FIRE-RESISTING DOORS AND SHUTTERS.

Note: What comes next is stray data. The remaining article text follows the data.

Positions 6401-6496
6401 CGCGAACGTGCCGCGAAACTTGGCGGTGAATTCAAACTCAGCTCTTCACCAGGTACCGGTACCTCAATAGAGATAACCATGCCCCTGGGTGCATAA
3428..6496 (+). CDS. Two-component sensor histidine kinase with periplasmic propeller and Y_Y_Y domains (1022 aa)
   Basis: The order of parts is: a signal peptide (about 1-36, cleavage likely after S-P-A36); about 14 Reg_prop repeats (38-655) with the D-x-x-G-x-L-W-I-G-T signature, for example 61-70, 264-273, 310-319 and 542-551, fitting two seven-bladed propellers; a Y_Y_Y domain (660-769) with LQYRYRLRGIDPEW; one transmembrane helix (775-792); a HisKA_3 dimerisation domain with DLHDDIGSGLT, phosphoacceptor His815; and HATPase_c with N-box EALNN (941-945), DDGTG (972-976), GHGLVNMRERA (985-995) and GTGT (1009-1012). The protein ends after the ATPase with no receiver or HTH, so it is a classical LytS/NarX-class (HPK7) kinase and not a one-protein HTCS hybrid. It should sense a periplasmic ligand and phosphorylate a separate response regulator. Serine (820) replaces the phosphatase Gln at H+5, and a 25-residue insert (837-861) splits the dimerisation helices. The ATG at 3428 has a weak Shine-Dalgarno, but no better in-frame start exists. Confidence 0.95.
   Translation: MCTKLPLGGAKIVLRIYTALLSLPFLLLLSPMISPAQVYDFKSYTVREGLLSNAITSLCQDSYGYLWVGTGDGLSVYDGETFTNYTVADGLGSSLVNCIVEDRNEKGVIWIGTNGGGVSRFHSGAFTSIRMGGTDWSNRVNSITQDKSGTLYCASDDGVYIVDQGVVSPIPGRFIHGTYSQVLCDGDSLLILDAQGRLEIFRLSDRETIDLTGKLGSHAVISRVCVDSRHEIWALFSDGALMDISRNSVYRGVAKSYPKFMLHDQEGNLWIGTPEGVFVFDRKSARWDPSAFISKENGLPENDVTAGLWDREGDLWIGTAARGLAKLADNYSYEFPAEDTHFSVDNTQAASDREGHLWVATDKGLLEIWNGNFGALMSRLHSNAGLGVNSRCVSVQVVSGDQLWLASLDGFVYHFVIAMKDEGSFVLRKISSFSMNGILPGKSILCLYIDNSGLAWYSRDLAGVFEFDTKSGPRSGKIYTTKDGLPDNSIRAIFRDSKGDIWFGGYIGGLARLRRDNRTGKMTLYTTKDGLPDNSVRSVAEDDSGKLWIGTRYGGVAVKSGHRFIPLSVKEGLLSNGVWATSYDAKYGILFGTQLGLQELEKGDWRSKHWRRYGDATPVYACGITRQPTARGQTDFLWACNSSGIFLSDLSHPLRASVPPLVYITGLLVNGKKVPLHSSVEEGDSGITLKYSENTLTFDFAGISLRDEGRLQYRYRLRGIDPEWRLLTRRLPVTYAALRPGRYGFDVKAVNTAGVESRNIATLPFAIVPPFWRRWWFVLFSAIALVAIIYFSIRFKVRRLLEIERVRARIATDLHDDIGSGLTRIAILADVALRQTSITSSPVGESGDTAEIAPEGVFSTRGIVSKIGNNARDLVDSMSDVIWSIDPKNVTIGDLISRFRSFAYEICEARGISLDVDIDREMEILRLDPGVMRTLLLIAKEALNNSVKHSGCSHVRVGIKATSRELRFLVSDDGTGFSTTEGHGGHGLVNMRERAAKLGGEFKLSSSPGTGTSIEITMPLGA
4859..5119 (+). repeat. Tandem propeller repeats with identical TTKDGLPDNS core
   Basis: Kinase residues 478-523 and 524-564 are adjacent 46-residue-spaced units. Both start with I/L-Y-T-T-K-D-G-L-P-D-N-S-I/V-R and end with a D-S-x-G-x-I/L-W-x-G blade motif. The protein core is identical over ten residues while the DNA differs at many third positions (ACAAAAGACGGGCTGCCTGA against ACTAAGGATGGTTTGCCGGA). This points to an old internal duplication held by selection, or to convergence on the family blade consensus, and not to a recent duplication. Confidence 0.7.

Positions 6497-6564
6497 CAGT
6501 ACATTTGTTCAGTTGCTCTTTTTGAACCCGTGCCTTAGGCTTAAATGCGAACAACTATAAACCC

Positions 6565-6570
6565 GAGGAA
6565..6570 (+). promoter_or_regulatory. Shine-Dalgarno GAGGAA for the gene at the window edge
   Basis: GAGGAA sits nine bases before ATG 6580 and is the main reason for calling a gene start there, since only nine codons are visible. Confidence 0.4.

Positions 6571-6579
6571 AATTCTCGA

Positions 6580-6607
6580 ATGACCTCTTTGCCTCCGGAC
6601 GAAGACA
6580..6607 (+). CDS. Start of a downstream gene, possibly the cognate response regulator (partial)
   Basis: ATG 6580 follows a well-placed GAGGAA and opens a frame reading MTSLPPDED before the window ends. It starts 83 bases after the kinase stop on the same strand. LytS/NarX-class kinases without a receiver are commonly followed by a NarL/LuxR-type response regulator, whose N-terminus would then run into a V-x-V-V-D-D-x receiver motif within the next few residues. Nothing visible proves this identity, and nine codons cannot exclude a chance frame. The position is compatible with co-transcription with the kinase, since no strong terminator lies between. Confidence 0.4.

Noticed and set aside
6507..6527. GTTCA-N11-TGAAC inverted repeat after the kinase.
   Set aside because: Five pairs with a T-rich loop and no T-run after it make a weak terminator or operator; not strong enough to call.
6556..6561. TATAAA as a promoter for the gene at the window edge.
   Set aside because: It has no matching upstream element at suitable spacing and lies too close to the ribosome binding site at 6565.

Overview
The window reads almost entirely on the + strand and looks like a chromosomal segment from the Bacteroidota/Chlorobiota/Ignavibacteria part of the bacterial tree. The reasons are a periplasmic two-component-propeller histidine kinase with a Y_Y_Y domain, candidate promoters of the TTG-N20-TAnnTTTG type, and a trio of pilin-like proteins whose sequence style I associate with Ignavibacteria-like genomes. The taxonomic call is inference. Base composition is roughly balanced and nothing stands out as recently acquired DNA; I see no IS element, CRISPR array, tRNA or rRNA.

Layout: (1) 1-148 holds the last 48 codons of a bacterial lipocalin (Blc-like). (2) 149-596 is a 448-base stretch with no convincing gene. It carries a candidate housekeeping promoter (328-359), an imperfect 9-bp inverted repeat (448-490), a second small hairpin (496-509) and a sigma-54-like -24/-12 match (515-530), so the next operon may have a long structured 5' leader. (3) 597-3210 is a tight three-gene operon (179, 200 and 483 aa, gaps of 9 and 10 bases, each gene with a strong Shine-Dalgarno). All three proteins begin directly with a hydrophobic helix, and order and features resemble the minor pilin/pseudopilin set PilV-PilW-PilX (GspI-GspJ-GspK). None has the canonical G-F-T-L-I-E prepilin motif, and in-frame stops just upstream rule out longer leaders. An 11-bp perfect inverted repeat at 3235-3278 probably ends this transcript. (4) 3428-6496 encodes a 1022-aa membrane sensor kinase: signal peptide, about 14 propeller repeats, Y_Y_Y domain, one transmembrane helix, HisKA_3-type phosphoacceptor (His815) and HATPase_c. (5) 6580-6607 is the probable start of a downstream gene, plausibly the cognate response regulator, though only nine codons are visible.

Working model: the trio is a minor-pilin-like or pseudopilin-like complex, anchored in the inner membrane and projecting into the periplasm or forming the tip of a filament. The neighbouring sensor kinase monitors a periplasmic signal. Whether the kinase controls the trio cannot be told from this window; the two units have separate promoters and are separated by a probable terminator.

A simple and effectual fire-resisting door and shutter is made of two thicknesses of matched pine nailed across each other at right angles of forty-five degrees. If the doorway is more than seven feet by four feet, it would be better to use three thicknesses of stuff; in other words, the door should be a thickness proportional to its area. Such a door should always be made to shut into a rebate, or made flush with the wall when practicable; or, if it is a sliding door, then it should be made to shut into or behind a jam, which should press it closely to the wall. The door and its jams, if of wood, should then be sheathed with tin, the plates being locked at the joints and securely nailed under the locking with nails at least one inch long. No air spaces should be left in a door of this kind by paneling cr otherwise, as the door will resist fire best that has the most solid material in it In most situations it is much better to fit the door upon metal slides rather than upon hinges. This sort of door may be fitted with automatic appliances, so that it will close of itself when subjected to the heat of a fire; but these appliances need not intcrfeic with the ordinary methods of opening and shutting the door. They only constitute a safeguard against negligence. The construction of shutters varies from that of doors only in the use of thinner wood. All the other conditions after the manner described resist fire a dozen times better than the ordinary iron door, whether sheet, plate, cast or rolled, single, double or hollow, plain or corrugated. The wooden door covered with tin only serves its purpose when the wood is fully incased in tin put on in such a way that no air, or a minimum of air can reach the wood when it is exposed to the heat ol a fire. Under these conditions the surface of the wood is converted into charcoal; and charcoal being a nonconductor of heat,itself tends to retard the further combustion of the wood. But if air penetrates the tin casing in any manner, the charcoal first made, and then the wood itself, are both consumed, and the door is destroyed. In ‘ike manner, if a door is tinned only on one side—and there are such—as soon as the heat suffices to convert the surface of the wood under the tin and next to the fire into charcoal, the oxygen reaches it from the outside, and the door is of little more value than z thin door of iron or a plain wooden door.